Step Parenting Challenges
About the Guest
Stepparenting has its challenges. That’s what Jerry and Kate Angelo found out when they married and became a blended family of six.
Bob: It’s important for moms and dads to be on the same page when it comes to parenting their children; but as Kate and Jerry Angelo point out—in a blended family, that’s not always possible.
Kate: When they’ve spent a long weekend—maybe, at their father’s house—they come home with behavioral issues sometimes. In the perfect world, you would be able to discuss that and parent the children properly; but in a perfect world, those are the things that probably led to your divorce in the first place; you know?
Jerry: That’s right. We weren’t the only ones that have a say in how the children were being raised. We had to negotiate that with the other household as well. When they’re able to do things in the other home that we wouldn’t necessarily allow in ours, it definitely creates a competing loyalty.
Bob: This is FamilyLife Today for Wednesday, July 6th. Our host is the President of FamilyLife®, Dennis Rainey, and I'm Bob Lepine.
There are a number of challenges that blended families face when shared custody is a part of what the courts have ordered. We’ll explore a bit of that today. Stay tuned.
And welcome to FamilyLife Today. Thanks for joining us. You know, in the years that you and I have worked together with our colleague, Ron Deal, we’ve known him to be passionate about seeing blended couples take a challenging situation and watch it become a triumph / a trophy of God’s grace as God works in the middle of that relationship.
Dennis: That’s right. There are few things I’ve ever seen Ron kind of come out of his seat about—and it’s something that I don’t think, in almost 24 years of broadcasting, Bob, you and I have ever done a broadcast, talking about how the children of divorce get treated if there are blended families formed after the divorce is over.
Bob: Ron is with us again today on FamilyLife Today. Ron, welcome back.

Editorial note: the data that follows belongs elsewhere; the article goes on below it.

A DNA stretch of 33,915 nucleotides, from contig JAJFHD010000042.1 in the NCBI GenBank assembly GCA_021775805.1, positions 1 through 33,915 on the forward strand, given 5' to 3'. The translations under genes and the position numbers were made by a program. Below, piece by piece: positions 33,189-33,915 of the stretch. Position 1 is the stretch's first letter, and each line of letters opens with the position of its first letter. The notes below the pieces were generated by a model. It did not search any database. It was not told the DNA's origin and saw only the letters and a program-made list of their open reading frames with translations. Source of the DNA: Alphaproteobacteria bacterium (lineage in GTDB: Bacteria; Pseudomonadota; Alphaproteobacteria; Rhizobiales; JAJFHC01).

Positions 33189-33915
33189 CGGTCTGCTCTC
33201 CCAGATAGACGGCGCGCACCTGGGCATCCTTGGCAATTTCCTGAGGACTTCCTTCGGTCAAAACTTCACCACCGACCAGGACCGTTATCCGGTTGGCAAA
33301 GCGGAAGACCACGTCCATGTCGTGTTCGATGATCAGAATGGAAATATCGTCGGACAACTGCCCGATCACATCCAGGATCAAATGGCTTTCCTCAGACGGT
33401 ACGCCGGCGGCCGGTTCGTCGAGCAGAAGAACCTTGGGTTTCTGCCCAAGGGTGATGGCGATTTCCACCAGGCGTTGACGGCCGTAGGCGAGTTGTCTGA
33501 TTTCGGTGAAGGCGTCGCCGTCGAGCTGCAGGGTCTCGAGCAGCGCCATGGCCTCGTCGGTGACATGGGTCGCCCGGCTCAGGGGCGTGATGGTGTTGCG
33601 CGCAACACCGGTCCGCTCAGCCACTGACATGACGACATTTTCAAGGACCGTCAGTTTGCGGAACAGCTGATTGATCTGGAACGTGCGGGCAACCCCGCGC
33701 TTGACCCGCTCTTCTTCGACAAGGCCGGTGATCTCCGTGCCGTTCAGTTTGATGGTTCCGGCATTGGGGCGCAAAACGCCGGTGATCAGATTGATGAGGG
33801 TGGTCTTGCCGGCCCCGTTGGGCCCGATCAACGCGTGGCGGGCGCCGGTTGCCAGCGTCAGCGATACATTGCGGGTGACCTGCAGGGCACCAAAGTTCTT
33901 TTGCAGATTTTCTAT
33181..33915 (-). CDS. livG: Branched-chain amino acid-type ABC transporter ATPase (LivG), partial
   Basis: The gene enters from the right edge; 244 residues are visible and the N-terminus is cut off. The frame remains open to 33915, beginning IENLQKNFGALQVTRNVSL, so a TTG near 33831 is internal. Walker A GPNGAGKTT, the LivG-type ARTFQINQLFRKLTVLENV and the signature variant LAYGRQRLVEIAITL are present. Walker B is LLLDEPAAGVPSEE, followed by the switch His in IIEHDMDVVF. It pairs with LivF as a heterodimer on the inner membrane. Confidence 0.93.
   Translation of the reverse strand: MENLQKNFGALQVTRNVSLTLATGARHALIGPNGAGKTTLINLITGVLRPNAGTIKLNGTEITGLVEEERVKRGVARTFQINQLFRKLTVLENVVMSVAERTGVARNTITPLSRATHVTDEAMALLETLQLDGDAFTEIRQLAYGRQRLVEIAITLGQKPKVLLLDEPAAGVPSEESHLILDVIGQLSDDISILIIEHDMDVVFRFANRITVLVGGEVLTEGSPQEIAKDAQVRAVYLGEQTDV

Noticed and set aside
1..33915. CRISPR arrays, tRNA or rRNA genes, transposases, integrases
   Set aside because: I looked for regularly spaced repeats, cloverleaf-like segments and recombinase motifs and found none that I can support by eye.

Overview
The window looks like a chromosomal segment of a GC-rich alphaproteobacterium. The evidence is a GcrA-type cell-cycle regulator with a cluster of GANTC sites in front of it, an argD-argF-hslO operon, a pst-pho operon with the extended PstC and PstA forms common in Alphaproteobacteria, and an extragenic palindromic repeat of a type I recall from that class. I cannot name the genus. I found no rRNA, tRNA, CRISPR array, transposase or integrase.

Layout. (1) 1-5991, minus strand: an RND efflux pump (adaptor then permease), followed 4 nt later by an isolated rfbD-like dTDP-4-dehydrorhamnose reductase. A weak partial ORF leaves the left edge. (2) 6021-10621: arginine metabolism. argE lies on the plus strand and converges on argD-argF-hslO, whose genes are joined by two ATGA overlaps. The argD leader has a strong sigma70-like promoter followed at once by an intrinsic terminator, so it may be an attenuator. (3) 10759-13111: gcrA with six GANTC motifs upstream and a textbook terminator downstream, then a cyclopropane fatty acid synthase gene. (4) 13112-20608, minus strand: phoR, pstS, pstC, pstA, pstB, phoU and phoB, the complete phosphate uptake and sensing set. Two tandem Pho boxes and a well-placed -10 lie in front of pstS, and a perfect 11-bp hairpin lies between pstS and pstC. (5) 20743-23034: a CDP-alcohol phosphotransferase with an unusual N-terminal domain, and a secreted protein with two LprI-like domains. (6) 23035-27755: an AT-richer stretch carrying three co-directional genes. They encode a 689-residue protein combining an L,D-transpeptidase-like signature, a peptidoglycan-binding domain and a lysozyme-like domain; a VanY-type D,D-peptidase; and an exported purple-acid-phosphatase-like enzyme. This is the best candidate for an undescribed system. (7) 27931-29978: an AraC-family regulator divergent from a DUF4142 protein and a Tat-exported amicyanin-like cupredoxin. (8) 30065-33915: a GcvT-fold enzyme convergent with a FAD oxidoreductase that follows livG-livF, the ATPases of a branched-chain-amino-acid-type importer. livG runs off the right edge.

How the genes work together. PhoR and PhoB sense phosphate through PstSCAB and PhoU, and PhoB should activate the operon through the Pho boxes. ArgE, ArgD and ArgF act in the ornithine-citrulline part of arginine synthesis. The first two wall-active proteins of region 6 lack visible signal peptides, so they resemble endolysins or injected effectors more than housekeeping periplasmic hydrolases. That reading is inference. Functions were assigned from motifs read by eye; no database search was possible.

Ron: Thank you. It’s always good to be here.
Bob: For those who don’t know Ron, he is the author of the book, The Smart Stepfamily, and numerous other books about blended marriage / blended families. He speaks all around the country on this subject.
In fact, you are hosting an event in September—September 29th and 30th—in Colorado Springs. It’s the Summit on Stepfamily Ministry™. We’re doing this in conjunction with our friends at Focus on the Family®.
Ron: FamilyLife Blended™ is focused on helping the church to be relevant to the 40 percent of families in the United States that are blended families. This event / The Summit on Stepfamily Ministry is a training event for lay ministry leaders, senior pastors, children’s pastors—anybody who wants to know anything about stepfamilies and how to minister to them.
Dennis: And we’ve partnered with Focus on a number of issues over the years. A number of years ago, we partnered with them around the needs of orphans, foster care, and adoption. That has mushroomed into quite a ministry going forward. We’re really hopeful that this partnership with Focus is going to give birth to a new movement within the church to address the needs of blended families.
Ron: Absolutely! Focus on the Family sees the need, and we’re working together. They’re hosting, this year, our event—the Summit on Stepfamily Ministry.
Bob: And you can register if you’re interested in attending. Go to our website, FamilyLifeToday.com, and look for the link for the Summit on Stepfamily Ministry. To Dennis’s point, as you and I have interacted over the issues facing couples in a stepfamily, you have always come back to what’s going on in the hearts of kids who are in the midst of this kind of emotional turmoil because this is tough for kids to process.